Powertrain 908 also includes a first electric machine 914 that is operatively connected between first and second engines 910 and 912. It will be appreciated that the first electric machine can be operatively connected between the first and second engines in any suitable manner. For example, in the embodiment shown in FIG. 7, first and second engines 910 and 912 respectively include rotational connections 916 and 918. Additionally, first electric machine includes opposing rotational connections 920 and 922. A transmission 924 is operatively connected along each of rotational connections 916 and 918, and transmission shafts 926 and 928 are operatively connected between the transmissions and respective ones of rotational connections 920 and 922. Furthermore, powertrain 908 can also include one or more clutches 930 disposed between the first and second engines and the first electric machine. Such clutches can be provided in any suitable manner to operatively disconnect the first engine from the first electric machine and the second engine from the first electric machine.

Powertrain 908 also includes a first differential 932 that is supported along side SD1 of the vehicle and a second differential 934 that is supported along side SD2 of the vehicle. First and second differentials 932 and 934 are each shown as being operatively connected to first engine 908, second engine 910 and first electric machine 912 by way of transmissions 924. As such, a portion of the total combined rotational output from the engines and first electric machine can be transmitted to one or both of the differentials.

First differential 932 includes three rotational connections, which are indicated in FIG. 7 by reference characters 936, 938 and 940. Similarly, second differential 934 includes three rotational connections, which are indicated in FIG. 7 by reference characters 942, 944 and 946. Rotational connections 936 and 942 are operatively connected to the engines and the first electric machine, as discussed above. Powertrain 908 also includes a second electric machine 948 that has two rotational connections, which are indicated by reference numbers 950 and 952. Powertrain 908 also includes a third electric machine 954 that also has two rotational connections, which are indicated by reference numbers 956 and 958. Rotational connections 938 and 952 respectively of first differential 932 and second electric machine 948 are operatively connected to one another. Additionally, rotational connections 944 and 956 respectively of second differential 934 and third electric machine 954 are operatively connected to one another. Rotational connections 940 and 946 respectively of first and second differentials 932 and 934 are operatively connected to drivably engage one or more of the plurality of ground-engaging elements on each of the respective sides of the vehicle, as discussed above with regard to other embodiments. In one exemplary arrangement, transmission shafts 960, intermediate transmissions 962 and final transmissions 964 can be used, such as has been discussed above in detail.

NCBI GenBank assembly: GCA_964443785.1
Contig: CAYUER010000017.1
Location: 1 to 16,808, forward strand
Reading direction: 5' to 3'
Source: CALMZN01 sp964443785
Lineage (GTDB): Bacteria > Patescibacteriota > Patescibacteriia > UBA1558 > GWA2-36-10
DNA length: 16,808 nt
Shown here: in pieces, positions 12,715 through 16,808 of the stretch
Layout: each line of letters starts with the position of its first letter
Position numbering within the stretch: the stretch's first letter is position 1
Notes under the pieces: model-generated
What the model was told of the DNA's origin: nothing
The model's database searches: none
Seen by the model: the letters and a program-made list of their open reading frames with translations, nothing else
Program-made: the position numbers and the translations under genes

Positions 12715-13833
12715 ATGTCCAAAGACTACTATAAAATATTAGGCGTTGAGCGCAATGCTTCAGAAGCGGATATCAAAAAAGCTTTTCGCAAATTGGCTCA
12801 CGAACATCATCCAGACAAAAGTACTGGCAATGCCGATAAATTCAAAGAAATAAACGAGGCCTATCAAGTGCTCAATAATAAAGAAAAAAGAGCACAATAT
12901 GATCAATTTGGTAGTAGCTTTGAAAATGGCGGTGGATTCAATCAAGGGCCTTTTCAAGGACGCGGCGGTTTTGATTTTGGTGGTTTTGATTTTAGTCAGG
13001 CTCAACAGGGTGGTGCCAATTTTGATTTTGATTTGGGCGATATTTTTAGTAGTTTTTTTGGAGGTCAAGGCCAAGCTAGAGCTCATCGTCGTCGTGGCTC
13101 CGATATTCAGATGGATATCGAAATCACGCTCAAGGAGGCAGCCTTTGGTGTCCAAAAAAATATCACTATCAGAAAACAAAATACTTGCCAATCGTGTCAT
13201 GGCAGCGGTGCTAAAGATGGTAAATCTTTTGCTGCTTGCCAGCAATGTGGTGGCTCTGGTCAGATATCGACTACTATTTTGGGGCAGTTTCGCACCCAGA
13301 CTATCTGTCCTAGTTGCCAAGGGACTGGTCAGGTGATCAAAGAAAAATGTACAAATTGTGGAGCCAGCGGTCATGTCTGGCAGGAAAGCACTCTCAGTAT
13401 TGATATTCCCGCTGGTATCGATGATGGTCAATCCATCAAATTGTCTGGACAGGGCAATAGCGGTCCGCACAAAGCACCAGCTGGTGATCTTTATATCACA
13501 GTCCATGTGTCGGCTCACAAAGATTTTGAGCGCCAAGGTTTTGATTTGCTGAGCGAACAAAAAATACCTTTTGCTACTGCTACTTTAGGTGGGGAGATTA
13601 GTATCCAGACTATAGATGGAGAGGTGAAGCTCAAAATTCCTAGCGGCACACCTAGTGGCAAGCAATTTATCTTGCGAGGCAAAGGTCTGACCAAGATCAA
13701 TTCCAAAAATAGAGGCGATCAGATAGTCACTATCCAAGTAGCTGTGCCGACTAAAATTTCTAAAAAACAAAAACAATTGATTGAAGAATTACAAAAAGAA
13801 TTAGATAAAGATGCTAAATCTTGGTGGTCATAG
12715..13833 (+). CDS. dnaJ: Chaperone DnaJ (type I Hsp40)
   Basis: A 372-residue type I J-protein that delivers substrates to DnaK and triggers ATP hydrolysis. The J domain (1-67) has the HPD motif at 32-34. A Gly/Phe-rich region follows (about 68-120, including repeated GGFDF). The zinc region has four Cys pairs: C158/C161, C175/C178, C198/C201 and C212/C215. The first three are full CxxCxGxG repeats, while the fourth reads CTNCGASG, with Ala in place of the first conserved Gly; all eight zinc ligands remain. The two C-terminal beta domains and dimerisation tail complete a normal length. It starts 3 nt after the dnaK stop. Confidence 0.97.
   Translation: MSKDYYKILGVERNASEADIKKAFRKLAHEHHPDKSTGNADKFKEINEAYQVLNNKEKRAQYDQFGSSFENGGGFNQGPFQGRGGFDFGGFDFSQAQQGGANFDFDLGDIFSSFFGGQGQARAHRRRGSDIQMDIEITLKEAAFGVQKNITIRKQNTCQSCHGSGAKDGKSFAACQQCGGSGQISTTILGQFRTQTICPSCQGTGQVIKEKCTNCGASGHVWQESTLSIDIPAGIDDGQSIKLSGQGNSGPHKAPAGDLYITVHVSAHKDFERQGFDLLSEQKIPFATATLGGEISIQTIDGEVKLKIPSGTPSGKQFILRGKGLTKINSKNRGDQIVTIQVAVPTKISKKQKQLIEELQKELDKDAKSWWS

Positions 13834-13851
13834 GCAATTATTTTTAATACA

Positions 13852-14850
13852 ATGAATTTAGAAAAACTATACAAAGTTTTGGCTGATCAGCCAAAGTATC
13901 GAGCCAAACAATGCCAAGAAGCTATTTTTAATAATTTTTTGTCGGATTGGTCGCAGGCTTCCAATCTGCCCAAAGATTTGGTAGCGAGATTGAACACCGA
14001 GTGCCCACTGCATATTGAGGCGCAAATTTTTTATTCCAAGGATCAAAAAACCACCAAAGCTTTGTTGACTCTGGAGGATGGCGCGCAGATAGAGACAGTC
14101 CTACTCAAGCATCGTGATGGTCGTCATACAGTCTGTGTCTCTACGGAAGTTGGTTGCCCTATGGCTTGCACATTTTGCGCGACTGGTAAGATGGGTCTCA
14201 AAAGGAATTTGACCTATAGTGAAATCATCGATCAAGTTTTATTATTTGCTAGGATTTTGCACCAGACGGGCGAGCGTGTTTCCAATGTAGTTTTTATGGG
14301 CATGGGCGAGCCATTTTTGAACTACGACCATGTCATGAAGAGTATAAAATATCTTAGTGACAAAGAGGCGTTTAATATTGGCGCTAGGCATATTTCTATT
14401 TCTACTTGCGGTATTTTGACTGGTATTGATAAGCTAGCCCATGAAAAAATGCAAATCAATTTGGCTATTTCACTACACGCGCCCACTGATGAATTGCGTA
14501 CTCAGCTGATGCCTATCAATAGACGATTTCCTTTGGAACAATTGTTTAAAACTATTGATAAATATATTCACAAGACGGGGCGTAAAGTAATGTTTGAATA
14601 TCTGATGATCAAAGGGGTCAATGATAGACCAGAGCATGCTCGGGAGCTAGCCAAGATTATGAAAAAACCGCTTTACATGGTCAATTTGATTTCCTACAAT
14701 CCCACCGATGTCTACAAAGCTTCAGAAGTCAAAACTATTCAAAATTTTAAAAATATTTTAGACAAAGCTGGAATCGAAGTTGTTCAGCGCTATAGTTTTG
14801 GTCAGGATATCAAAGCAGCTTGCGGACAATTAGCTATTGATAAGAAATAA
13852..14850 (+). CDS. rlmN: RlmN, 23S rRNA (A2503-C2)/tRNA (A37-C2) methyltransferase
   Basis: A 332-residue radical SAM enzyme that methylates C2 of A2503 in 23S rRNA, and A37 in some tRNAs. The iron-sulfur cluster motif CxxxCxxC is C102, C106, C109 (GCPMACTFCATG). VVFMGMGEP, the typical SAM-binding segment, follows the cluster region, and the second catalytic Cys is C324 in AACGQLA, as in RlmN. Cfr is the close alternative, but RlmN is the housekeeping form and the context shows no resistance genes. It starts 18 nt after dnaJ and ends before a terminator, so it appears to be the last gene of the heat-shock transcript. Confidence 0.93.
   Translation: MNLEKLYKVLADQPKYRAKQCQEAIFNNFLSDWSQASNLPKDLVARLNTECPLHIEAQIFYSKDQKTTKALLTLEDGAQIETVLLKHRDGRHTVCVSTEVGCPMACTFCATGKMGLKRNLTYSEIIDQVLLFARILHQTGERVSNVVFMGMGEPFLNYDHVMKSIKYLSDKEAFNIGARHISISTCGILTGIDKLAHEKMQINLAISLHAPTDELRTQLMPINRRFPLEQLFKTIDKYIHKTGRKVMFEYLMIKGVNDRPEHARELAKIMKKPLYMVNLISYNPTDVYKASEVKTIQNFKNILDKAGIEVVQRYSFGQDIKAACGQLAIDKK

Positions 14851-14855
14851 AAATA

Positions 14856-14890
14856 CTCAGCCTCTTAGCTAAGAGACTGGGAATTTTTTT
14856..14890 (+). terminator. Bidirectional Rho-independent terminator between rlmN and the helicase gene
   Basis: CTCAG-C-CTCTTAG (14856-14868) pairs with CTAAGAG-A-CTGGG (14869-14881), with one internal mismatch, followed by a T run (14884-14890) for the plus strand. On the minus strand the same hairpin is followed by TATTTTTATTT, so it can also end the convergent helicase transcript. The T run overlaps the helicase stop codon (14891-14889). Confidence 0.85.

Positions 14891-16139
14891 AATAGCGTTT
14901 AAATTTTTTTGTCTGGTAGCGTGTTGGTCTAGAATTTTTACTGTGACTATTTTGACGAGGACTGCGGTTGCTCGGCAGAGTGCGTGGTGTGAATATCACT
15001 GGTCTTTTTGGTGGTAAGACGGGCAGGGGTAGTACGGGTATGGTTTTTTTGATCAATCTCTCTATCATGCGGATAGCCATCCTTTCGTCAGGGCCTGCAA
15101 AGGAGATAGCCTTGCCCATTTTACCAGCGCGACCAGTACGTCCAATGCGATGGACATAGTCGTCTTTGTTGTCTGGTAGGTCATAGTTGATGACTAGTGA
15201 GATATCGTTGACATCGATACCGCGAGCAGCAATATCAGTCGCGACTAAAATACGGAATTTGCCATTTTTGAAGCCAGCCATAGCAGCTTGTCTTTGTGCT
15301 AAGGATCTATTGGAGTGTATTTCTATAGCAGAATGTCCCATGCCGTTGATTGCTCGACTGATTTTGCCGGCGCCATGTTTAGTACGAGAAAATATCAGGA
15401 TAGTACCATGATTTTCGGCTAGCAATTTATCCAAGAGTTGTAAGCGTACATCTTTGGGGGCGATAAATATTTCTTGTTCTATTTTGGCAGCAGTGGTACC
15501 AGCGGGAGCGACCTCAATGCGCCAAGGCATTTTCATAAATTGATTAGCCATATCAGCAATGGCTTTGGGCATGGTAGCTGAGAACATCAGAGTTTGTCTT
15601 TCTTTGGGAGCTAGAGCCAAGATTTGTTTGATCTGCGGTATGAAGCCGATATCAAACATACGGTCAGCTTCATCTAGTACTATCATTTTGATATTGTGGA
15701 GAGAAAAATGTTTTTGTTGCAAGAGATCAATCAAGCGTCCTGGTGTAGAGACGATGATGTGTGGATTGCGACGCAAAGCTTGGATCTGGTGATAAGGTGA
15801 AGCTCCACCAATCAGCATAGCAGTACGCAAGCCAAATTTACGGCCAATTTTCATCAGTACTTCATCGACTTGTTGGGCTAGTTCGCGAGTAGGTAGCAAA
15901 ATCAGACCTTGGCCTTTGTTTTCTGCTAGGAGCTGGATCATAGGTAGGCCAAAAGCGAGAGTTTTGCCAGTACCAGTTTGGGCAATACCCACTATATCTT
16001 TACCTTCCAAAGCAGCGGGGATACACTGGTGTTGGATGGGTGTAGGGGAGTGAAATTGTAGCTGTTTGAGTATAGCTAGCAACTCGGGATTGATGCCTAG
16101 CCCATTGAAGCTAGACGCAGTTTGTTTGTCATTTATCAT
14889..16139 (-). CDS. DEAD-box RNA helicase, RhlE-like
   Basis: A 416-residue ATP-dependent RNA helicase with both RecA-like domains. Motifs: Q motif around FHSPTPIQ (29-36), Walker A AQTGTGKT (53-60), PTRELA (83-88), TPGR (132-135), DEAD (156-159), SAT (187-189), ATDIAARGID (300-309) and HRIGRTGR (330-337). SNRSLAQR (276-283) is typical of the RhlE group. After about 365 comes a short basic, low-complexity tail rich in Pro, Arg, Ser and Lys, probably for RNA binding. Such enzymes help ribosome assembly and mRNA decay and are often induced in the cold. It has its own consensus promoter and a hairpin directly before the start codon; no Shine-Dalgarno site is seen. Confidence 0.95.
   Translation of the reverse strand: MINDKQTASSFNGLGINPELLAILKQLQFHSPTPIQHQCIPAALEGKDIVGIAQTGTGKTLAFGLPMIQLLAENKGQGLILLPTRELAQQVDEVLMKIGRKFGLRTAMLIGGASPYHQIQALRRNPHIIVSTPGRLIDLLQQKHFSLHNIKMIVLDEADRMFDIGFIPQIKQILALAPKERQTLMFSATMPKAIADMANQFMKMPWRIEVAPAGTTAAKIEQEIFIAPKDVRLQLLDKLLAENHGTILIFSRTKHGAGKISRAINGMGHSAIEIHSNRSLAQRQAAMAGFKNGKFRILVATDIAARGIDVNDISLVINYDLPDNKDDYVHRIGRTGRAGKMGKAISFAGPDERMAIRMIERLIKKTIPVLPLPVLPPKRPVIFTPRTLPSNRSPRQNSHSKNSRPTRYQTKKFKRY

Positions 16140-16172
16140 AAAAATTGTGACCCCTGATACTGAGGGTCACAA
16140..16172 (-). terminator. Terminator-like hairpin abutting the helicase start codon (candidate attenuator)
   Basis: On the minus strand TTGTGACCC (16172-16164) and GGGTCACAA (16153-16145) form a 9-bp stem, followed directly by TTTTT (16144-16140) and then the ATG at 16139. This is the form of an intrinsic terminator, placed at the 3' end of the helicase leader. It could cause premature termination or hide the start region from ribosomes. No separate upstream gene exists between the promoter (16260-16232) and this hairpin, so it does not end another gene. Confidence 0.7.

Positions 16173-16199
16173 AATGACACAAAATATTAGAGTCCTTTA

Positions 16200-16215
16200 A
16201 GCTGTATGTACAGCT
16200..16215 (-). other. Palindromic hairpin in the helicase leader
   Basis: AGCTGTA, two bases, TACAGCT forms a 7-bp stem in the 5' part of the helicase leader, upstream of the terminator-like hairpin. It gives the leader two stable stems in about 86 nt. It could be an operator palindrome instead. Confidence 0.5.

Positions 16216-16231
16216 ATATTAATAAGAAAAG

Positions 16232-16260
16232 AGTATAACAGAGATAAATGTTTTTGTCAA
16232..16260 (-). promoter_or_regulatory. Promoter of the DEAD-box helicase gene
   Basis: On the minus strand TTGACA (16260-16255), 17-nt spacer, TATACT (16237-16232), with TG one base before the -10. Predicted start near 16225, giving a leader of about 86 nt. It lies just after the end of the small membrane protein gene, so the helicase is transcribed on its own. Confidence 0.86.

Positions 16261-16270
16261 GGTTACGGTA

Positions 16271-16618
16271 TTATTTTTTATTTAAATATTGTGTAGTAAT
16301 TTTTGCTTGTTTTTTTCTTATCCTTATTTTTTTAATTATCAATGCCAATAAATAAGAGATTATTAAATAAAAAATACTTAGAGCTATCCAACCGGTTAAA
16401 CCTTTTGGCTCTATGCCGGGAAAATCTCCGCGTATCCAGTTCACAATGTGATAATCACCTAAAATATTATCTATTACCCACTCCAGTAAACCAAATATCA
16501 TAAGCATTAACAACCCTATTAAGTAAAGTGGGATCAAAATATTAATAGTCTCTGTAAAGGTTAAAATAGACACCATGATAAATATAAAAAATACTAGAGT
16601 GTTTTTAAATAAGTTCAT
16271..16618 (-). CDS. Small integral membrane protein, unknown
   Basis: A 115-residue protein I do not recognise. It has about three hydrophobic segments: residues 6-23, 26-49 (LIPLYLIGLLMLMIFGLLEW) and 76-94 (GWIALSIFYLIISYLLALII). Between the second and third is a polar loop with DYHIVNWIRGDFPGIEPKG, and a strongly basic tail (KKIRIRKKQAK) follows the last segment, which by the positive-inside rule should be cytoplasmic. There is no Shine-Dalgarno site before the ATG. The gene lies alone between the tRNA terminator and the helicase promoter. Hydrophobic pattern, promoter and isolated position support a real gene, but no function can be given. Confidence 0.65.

As discussed above with regard to powertrain 506 in FIG. 5, for example, second and third electric machines 948 and 954 are capable of being mechanically interconnected to provide different modes of operation and/or performance characteristics. It will be appreciated that the second and third electric machines can be selectively mechanically interconnected in any suitable manner. In the exemplary embodiment shown in FIG. 7, powertrain 908 includes a differential shaft 966 that operatively interconnects rotational connections 952 and 958 of second and third electric machines 948 and 954, respectively. Again, it will be appreciated that such interconnections can be of any suitable type, kind and/or configuration. For example, transmissions 968 and 970 can be included between the differential shaft and the second rotational connections of the second and third electric machines, respectively. Additionally, clutches 972 and 974 (or other suitable devices) can be provided between the respective transmissions and rotational connections of the second and third electric machines.

It will be appreciated that powertrain 908 is similar to powertrain 506 discussed in detail above and can operate substantially similar thereto. One difference between powertrain 908 and powertrain 506 is that the components of powertrain 908 are disposed outwardly around personnel compartment 906. Thus, the components of the powertrain are thereby capable of providing additional protection and/or shielding along two or more of walls 906A-D of the personnel compartment. Another difference is that a second engine is provided in powertrain 908. As such, the vehicle has improved capability to withstand damage to one side of the vehicle and still remain drivable, such as while using only about half of the powertrain components (e.g., those components disposed along the undamaged side of the vehicle). Still a further difference is that clutch 540 in powertrain 506 can experience differential shaft portions rotating at full speed in different directions, whereas clutches 972 and 974 may experience about half of the speed due to the position thereof along the operative connection.